The creator of the Doxxing truck says he has been tracking anti-Semitic students for years
Adam Gillett is shown above with the information collection truck.
The creator of the so-called “investigative truck” that pursues alleged anti-Semitic students from Harvard University to Hunter College says his efforts will continue indefinitely.
“We don’t think your anti-Semitic record should die when you graduate,” said Adam Gillette, president of Accuracy in Media, a nonprofit sponsoring the effort. “I think it’s very important that we make an example of these people.”
Gillette became a nuisance for campus bigots after the names and faces of nearly 150 students who engaged in anti-Semitism at the college were plastered on video screens attached to large trucks parked outside their campus.
Despite their common moniker, the trucks don’t actually collect information about anyone.
Gillette notes that it does not release sensitive personal information such as addresses or phone numbers of targeted students.
But trucks are known to park outside students’ homes.
“A possibility we’re looking at” is sending trucks to employers who are hiring students in the coming years, Gillett said.
“There is no statute of limitations on racism and anti-Semitism,” he said dryly.
Gillette attributed the rise in anti-Semitism among youth to the diversity, equity, and inclusion bureaucracies that have permeated educational and cultural institutions in the past decade.
“It directly correlates to the tremendous increase in focus on DEI in K-12 education,” he said.
Gillette, 42, a longtime conservative activist in Florida, said the trucks didn’t start with college activists — they were first deployed in 2021 with letters protesting former Gov. Cuomo’s Emmy Award, of which he was later stripped.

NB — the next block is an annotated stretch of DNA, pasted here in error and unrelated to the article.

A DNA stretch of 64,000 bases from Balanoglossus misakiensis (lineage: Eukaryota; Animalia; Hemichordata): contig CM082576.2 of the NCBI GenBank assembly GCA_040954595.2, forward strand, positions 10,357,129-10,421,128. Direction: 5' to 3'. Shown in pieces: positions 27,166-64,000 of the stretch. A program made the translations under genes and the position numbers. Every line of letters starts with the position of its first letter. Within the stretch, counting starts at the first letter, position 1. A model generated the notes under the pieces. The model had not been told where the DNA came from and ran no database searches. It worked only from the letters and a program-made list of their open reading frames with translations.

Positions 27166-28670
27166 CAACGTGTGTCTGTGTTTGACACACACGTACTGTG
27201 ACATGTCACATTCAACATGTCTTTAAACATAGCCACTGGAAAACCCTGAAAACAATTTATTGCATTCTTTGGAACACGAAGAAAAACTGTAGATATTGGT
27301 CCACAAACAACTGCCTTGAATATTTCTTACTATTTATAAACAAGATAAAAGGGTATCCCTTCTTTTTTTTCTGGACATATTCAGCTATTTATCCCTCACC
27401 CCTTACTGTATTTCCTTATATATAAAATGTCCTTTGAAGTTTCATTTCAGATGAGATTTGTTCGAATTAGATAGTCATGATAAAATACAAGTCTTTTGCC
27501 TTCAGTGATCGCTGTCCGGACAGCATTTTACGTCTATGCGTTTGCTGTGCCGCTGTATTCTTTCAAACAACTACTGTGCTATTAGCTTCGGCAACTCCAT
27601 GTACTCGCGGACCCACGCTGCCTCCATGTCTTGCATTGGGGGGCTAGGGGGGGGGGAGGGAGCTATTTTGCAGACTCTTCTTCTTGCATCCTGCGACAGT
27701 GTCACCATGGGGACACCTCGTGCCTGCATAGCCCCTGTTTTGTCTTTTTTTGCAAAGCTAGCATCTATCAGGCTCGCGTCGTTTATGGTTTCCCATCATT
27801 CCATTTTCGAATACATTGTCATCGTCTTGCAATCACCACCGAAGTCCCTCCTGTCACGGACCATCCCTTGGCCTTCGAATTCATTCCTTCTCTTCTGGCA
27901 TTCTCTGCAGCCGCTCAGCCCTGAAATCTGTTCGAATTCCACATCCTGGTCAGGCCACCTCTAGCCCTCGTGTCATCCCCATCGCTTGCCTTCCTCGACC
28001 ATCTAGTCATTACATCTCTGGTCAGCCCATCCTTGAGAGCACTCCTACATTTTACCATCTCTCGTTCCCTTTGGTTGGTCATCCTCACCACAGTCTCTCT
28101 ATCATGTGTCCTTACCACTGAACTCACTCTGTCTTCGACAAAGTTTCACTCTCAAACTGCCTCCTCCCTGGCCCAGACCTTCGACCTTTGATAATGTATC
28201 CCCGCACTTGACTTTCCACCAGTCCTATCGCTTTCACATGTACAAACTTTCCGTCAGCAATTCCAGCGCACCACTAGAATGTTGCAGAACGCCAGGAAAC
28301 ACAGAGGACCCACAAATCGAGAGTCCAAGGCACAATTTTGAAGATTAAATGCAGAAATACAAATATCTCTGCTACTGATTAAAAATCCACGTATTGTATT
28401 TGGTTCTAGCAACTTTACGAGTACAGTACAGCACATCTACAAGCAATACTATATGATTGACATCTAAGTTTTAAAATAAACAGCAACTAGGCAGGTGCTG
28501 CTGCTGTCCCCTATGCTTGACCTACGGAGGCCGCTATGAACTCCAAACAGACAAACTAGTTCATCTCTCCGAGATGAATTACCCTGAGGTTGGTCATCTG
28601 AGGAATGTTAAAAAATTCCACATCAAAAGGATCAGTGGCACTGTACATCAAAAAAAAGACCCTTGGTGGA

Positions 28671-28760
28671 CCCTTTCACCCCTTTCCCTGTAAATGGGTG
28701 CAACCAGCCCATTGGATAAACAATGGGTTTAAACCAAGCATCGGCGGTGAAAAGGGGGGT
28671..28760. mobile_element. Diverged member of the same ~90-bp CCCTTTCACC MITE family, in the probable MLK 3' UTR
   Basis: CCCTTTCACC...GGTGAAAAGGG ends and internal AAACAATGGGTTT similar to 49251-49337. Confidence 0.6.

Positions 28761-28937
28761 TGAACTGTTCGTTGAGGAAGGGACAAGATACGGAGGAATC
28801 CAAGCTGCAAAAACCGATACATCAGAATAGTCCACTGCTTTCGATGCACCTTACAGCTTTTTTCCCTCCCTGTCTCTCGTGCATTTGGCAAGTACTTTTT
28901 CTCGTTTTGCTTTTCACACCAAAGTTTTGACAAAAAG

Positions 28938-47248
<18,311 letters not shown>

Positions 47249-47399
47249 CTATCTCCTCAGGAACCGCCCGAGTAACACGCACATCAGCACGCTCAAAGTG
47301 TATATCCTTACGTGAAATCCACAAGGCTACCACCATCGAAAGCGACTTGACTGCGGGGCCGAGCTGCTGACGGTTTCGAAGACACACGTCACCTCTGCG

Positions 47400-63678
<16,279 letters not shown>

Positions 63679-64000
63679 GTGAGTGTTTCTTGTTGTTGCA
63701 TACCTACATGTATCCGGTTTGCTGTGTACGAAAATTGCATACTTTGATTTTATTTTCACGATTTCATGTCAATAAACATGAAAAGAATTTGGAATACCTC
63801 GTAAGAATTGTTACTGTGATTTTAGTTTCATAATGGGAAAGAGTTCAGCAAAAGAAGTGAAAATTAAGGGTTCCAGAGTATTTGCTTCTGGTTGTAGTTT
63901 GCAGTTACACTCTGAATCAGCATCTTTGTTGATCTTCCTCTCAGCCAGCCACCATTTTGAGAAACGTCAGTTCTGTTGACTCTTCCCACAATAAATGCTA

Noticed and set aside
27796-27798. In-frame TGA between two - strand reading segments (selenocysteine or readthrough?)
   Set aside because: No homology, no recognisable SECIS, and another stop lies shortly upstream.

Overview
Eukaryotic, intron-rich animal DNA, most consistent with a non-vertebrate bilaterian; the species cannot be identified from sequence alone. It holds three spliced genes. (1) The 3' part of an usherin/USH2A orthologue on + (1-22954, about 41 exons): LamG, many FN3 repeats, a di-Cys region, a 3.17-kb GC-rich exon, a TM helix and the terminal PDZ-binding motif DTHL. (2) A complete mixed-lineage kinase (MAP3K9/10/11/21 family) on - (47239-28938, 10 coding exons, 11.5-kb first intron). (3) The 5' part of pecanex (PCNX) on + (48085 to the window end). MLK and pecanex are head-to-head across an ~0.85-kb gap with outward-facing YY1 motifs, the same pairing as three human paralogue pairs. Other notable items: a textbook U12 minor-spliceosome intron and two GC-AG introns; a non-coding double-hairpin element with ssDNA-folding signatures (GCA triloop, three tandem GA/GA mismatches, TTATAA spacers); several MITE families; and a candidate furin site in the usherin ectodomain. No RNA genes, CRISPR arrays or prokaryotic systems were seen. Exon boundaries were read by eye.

“Cuomo lied, thousands died, rescind the Emmy now,” the truck shouted.
However, the resistance was fierce. During a ride with an intelligence truck outside Hunter College — which held an anti-Israel demonstration on Tuesday — The Washington Post saw students hurling insults and overturning the vehicle.
Others took pictures of the truck’s license plate.
Most of them wore masks in an attempt to protect their identity.
Gillette is also being sued by a Columbia University student who says his appearance on the “investigation truck” caused him “pain, suffering, emotional distress and mental anguish.”
“We never defame anyone, we always act completely within the law and we always will,” Gillette said.
Sometimes the response is physical.
“I got into spray painting at Harvard,” he recalls. One of the instigators threw a rock at a truck.
He and the trucks now have their own security detail.
In less than a month, Gillette said scammers called local police eight times to spread false information, prompting a SWAT team response.
This practice, known as swatting, is illegal.
“They sent six heavily armed officers to my house and then they stormed inside. And if you were in the house at the time, if you weren’t expecting something like this, if you left your property, you could get shot and killed. It’s attempted murder,” Gillett said.
The right-wing provocateur said he now has a joking relationship with the local police dispatcher.
“They claimed there was a hostage situation in our house. I immediately told the dispatcher: ‘Don’t pay the ransom.’ She laughed.